Jan. 27, 2021: An earlier version of the article said that Shared Health is leading vaccination efforts. These efforts are being undertaken by the provincial government in Manitoba.
“Confusing” experiences with onboarding for student nurses hired by Shared Health underscore recurring concerns over the provincial government’s COVID-19 rollout plan.
A student nurse, who spoke with the Manitoban on the condition of anonymity due to fear of losing their current job and jeopardizing future employment, was hired by Shared Health at the beginning of January as an immunizer.
According to the student nurse, the process of applying for the position and getting to the point of signing up for shifts was full of confusion arising from miscommunications and, at times, conflicting information received from Shared Health — the organization that, according to its website, “leads the planning and co-ordinates the integration of patient-centred clinical and preventative health services across Manitoba.”
In one instance, the student nurse was asked to begin signing up for shifts despite it being unclear what positions they were hired for, and despite it being unclear whether the student nurse was required to take a course on vaccine administration from Red River College (RRC) before beginning work.
After some initial confusion over being asked to sign up for shifts, the student nurse was told over the phone by Shared Health that they would not require the RRC course, but the next day received an email from RRC about not having registered for the course.
“So, I called back to Shared Health and I said ‘OK, do I need this course? I want confirmation,’ and they said it’s optional, I don’t need to take the course,” the student nurse said.
“But if I hadn’t called Shared Health, I would’ve just assumed I had to take the course. Nobody reached out to me to tell me it was optional.”
In another instance, important onboarding documents containing sensitive information were emailed to the wrong student.
This was an error which, if the student who received the documents failed to realize the error and reached out to the intended recipient, would have rendered the student nurse unable to start employment and take shifts.
They described their experiences as “very, very frustrating” which at times left them wanting to “give up.”
“I felt very stupid […] calling different people, emailing different people every day and having them tell me, ‘Be patient, I’m not the person to call about this, you have to wait for information to come to you,’” they said.
“I felt like I was irritating everybody but also […] the questions I was asking were important and necessary for me to fill out the paperwork.”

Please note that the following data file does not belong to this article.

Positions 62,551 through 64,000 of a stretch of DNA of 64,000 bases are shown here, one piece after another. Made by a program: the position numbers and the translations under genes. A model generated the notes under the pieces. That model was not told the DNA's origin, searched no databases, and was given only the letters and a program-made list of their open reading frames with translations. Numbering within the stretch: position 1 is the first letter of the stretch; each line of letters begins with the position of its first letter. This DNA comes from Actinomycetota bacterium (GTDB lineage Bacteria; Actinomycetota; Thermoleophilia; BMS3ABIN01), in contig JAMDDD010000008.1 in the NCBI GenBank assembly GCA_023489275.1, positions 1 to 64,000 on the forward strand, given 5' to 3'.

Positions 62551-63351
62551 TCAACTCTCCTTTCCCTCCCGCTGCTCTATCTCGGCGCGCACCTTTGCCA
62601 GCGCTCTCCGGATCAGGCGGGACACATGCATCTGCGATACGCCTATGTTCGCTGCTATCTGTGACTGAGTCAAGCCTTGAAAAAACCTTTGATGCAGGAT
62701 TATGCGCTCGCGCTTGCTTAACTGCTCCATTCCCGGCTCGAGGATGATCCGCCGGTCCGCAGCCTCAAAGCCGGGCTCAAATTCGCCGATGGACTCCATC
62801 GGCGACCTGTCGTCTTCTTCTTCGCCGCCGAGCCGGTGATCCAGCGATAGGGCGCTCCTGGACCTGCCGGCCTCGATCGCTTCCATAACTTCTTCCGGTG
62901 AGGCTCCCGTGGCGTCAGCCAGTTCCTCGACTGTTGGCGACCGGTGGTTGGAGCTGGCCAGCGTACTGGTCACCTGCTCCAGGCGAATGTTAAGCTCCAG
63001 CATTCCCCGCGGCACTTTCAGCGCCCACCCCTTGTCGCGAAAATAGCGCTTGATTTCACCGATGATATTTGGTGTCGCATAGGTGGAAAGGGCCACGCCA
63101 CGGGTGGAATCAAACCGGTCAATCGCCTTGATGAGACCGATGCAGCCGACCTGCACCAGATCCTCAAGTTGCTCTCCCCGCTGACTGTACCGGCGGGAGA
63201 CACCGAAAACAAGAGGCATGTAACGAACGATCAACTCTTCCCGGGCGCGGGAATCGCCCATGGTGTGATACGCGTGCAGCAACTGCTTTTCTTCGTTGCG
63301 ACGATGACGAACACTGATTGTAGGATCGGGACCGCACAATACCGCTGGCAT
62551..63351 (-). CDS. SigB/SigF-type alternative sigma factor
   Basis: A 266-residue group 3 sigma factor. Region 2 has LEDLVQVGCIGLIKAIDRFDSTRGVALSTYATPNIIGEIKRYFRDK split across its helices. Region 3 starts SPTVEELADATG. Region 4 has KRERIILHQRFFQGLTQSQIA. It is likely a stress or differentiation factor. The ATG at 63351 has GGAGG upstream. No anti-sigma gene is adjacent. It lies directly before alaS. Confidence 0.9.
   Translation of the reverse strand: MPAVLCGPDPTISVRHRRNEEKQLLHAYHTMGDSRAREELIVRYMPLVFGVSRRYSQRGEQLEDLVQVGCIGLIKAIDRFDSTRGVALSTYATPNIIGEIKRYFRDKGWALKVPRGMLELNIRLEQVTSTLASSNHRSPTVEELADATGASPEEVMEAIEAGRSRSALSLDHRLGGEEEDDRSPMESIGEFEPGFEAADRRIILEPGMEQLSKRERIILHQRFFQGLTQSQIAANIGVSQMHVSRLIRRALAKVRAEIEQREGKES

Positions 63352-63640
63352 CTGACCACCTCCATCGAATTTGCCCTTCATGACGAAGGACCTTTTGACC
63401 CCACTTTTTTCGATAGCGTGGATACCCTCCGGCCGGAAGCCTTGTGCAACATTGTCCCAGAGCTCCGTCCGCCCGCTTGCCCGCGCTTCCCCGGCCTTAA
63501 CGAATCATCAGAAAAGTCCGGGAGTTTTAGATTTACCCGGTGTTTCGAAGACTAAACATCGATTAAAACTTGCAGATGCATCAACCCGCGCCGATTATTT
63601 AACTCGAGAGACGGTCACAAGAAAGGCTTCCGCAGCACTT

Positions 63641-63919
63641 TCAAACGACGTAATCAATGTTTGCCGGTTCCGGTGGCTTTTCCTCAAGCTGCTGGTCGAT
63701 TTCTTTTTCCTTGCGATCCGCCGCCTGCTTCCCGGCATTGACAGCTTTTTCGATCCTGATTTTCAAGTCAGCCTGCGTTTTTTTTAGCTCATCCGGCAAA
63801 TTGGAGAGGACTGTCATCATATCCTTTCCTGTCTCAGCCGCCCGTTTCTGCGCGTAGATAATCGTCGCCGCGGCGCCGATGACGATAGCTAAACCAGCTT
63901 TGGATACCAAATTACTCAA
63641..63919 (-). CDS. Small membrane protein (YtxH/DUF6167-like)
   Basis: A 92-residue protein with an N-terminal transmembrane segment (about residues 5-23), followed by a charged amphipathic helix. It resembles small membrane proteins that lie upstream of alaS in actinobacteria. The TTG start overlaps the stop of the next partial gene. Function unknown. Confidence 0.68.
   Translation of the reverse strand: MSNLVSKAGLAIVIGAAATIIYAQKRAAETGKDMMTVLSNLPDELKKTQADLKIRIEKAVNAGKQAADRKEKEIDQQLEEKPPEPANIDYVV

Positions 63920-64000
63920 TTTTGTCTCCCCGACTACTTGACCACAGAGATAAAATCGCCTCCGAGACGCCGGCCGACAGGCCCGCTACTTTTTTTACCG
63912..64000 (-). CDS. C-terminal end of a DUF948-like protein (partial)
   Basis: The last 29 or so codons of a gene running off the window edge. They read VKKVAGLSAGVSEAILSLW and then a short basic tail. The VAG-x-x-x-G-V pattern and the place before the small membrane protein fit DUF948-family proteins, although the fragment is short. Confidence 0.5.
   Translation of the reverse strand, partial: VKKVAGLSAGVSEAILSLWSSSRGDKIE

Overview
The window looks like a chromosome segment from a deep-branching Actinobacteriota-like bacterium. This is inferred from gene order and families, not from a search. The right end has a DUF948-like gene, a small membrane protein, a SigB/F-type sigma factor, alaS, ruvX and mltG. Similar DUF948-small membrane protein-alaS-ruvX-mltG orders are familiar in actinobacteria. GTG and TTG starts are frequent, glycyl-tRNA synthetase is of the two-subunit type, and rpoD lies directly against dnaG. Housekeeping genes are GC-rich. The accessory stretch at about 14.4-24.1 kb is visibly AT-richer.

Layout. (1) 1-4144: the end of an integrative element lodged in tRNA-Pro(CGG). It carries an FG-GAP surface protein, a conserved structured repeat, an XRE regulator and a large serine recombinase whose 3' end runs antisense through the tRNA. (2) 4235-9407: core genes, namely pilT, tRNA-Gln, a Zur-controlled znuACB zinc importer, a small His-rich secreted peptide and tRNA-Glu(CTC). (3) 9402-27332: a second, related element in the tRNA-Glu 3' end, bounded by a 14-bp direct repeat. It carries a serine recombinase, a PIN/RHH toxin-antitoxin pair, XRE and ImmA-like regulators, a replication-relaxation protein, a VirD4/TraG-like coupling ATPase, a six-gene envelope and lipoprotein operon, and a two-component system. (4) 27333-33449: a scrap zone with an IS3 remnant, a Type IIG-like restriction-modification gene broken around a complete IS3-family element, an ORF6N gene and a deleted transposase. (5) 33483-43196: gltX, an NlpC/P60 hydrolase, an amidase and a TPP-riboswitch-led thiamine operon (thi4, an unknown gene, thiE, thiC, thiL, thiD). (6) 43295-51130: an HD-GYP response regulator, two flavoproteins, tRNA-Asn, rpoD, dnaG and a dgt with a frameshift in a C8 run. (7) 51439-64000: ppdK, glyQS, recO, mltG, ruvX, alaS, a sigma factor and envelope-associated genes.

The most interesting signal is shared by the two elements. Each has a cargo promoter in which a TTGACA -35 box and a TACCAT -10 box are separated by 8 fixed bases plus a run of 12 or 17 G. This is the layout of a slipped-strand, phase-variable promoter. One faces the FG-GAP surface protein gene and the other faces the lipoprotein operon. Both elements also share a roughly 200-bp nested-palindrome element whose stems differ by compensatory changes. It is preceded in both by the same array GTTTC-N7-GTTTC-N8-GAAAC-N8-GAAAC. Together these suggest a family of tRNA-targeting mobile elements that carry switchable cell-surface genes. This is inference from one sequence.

The pains of bureaucracy
Last week, the Winnipeg Free Press reported that the vaccine “super site” located at the RBC Convention Centre in Winnipeg was “so disorganized” that a volunteer dentist quit “in disgust.”
Shared Health, according to its website, “leads the planning and co-ordinates the integration of patient-centred clinical and preventive health services across Manitoba,” and the provincial government is leading the vaccination efforts in Manitoba.
Shared Health was created by the provincial government in 2018 as a part of Manitoba’s “health system transformation” — a series of health-care reforms undertaken by the provincial government which have been met with criticism by the province’s opposition politicians.
This was the first time a new layer of bureaucracy has been introduced to Manitoba’s health-care system since 1997 when the Gary Filmon-led Progressive Conservatives formed government and created regional health authorities such as the Winnipeg Regional Health Authority (WRHA).
For St. Boniface MLA and leader of the Manitoba Liberal Party Dougald Lamont, the added bureaucracy poses issues for democracy and accountability when it comes to health care in the province.
“This is anti-democratic but it’s also part of the reason why our health care system is so broken,” he said.
According to Lamont, each layer of bureaucracy created takes away decision-making that could have been made at the community level or by elected officials. It places responsibility for health care in the province on a bureaucracy that does not answer to communities or elected officials.
“The [Progressive Conservatives] and the [New Democratic Party of Manitoba] have created a health care system that’s a black box,” he said.
“We don’t get to look into what’s happening, we don’t get to ask questions, we don’t get answers, and these are the people […] that are actually spending over $6 billion a year. It’s incredible.”
The provincial department of health, seniors and active living was allocated approximately $6.3 billion in the 2020-21 provincial budget, up about $100 million dollars from the previous year’s budget.
Lamont explained that as an MLA he is able to directly ask questions of the heads of crown corporations like Manitoba Liquor and Lotteries but is not able to do the same with the chairman of the board of the WRHA or Shared Health.
He said that even when requesting information “you end up getting a runaround […] so you’ll ask the RHA and they’ll say, ‘Well, ask Shared Health’ and Shared Health will say, ‘Ask the health department.’”
“Ultimately, I hope that there will be reports [on the vaccine rollout], there will be inquiries into this, but what we have to hope for and count on is actually people in the system speaking up and being willing to speak up and tell the truth and be whistleblowers.”
At press time, Shared Health had not responded to request for comment.